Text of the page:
I think why Matt’s version of the logo works better is because it’s like taking the old logo that we’re all familiar with, and adding small new elements to it to make it look better (typography-wise, like fixing the CR and LE ligatures, and the nice swash for the R), but without changing the whole look and feel.

While the actual new logo seems like they’re just replacing the old logo with a new font, while still not resolving the typographic problems that the old one has (I think the connection between the LE on the original and the actual new logo is especially awkward). So kudos to Matt’s version of the logo for actually addressing those type-issues. And that’s why I like it :-D


This is just one part of a larger academic project in which I’m taking the Scrabble packaging (the board, the tiles, the box) and re-imagining & redesigning it. One of my first steps in the process was redesigning the wordmark. In case you weren’t aware, Scrabble rebranded in March 2008, ditched the iconic logo that I’m sure we all remember as kids, and moved towards a slicker, more contemporary looking wordmark. There are a few elements of the wordmark that I think are good, but for the most part, I don’t like it. I think it abandons too much of the original wordmark’s character and I think dropping the ‘S’ especially is a mistake.

So I tried identifying exactly what I like about the old and the new, pointing it out, and redesigning from there. I wanted to revive some heritage and clean up some problem areas. Above you can see some of the process and the result.

I’ll post pictures of more process and final results soon. Also a quick note: this isn’t an official change, this is my own take on the logo for academic purposes. Feel free to reblog it, but I think that’s an important note to include with it.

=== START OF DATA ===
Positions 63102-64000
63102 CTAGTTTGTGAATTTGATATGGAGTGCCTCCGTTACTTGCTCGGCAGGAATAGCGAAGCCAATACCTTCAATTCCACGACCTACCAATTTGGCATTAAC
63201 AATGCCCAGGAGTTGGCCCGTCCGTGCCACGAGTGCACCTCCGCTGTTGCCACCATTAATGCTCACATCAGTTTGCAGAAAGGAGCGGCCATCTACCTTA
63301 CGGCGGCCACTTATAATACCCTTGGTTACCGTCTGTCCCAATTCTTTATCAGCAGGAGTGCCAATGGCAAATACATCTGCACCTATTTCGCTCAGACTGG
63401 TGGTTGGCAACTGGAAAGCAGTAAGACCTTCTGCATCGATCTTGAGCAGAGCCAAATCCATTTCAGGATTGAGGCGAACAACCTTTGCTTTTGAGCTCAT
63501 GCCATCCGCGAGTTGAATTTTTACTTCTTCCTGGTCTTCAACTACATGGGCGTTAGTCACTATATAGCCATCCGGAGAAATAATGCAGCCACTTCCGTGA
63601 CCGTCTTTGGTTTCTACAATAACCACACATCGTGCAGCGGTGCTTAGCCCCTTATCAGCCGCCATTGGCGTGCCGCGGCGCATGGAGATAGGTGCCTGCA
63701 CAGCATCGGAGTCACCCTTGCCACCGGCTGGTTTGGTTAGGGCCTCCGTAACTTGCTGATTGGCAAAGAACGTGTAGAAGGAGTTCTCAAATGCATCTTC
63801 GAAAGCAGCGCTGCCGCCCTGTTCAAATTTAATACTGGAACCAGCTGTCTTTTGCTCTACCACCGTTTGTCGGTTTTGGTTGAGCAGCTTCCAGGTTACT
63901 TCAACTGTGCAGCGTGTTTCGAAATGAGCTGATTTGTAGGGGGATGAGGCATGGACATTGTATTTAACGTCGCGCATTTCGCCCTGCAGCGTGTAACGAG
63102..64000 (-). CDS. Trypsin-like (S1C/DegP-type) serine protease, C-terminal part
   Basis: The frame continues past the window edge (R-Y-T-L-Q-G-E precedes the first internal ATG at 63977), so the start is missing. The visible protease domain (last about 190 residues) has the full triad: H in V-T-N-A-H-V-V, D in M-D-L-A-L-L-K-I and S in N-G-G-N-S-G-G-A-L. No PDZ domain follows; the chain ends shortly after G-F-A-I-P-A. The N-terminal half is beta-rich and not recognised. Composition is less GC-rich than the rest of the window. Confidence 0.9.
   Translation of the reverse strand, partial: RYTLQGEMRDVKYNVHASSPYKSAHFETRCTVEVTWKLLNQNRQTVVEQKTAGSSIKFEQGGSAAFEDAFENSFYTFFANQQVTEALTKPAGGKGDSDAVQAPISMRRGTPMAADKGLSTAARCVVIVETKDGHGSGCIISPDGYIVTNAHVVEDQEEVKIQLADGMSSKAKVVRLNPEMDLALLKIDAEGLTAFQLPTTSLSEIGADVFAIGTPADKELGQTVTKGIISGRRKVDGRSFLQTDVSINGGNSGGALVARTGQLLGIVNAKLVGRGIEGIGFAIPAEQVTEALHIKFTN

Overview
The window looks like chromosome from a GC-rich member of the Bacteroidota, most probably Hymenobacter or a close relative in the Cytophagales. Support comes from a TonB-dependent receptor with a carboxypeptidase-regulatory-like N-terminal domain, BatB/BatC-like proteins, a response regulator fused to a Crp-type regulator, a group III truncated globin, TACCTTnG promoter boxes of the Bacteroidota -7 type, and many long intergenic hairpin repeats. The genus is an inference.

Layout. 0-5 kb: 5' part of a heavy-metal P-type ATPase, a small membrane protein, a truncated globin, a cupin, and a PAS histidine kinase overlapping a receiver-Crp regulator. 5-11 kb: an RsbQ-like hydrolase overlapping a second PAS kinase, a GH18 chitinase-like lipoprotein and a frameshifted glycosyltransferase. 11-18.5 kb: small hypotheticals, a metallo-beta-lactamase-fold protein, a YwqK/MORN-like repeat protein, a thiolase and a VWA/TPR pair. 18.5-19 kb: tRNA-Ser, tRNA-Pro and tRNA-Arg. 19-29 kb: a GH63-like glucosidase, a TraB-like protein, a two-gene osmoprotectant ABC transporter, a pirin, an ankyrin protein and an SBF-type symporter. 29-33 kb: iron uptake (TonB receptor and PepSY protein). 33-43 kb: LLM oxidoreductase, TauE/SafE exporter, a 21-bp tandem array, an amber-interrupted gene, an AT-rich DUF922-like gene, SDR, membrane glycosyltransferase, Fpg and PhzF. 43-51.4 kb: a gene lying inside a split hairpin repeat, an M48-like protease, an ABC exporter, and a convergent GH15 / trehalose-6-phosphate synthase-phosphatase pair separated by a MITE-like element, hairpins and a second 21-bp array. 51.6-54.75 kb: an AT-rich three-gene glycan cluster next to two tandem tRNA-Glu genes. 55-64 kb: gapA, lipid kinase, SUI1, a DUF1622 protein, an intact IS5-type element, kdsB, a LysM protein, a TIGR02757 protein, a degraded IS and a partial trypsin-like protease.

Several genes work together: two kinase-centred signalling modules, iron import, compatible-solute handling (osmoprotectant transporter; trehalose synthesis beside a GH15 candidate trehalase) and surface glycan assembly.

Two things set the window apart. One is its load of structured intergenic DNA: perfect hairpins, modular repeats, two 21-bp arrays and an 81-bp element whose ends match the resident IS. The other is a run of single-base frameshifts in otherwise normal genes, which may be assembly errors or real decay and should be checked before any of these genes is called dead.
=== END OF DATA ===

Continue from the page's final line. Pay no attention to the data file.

Oct 13, 2009

A Letter A Day

A Letter A Day. A neat little project by Jaime Van Wart, a personal project she’s engaged in, to “increase production and generation of formal ideas and to ultimately create fully resolved original typefaces by gathering feedback and criticism from the design community.”

Definitely check her out, and give her some feedback! Some of those sketches can really turn into some neat typefaces!

Oct 9, 2009


House fonts are fun, but I’ll never know when I’ll get a chance to use them.

Oct 1, 2009

Daily Drop Cap


A orem ipsum dolor sit amet, consectetur adipiscing elit. Donec mauris lorem, luctus nec imperdiet a, porttitor eget erat. Quisque suscipit congue neque id adipiscing. Vivamus ornare nisl id lacus egestas quis varius dolor vehicula. Cras ac lacus in massa sagittis sollicitudin quis in lorem. Aliquam et diam ac massa convallis tincidunt. Aenean convallis consequat tincidunt. Vestibulum lobortis, nibh at sodales eleifend, nunc lorem sodales arcu, sit amet sodales diam felis ac nisl. In hac habitasse platea dictumst. In arcu ante, adipiscing nec pharetra ut, cursus vitae lorem. Nam eget mauris eget neque sagittis vulputate. Vestibulum ante ipsum primis in faucibus orci luctus et ultrices posuere cubilia Curae; Donec diam enim, pretium iaculis elementum id, faucibus non lacus.

  • To place this cap in your blog post, copy this code at the beginning of your text (You’ll need to be in the html editing window.):
  • <img src="" title="Daily Drop Cap by Jessica Hische" align="left" alt="A"/>
  • Don’t forget to delete the letter in the text you are replacing with the initial cap!

Sep 28, 2009

Create a font from your own handwriting!

With you can create a font from your very own handwriting.

There’s no software to download and install, all you need is a printer and a scanner. Simply fill in the font template, scan and upload it to our website, and download your completed font. The fonts you create using can be used on both Windows and Mac computers.

Look! We even made our own… she’s adorable isn’t she?

Sep 28, 2009

A big book about pie&#8230; what&#8217;s not to like?
By Jono Lewarne - Graphic Design:
&#8220;A big book about pie in all its glorious forms. The book explores various different aspects of pie such as what constitues being a pie, who invented the pie, the rise and fall of pie.&#8221;

A big book about pie… what’s not to like?

By Jono Lewarne - Graphic Design:

“A big book about pie in all its glorious forms. The book explores various different aspects of pie such as what constitues being a pie, who invented the pie, the rise and fall of pie.”

Sep 28, 2009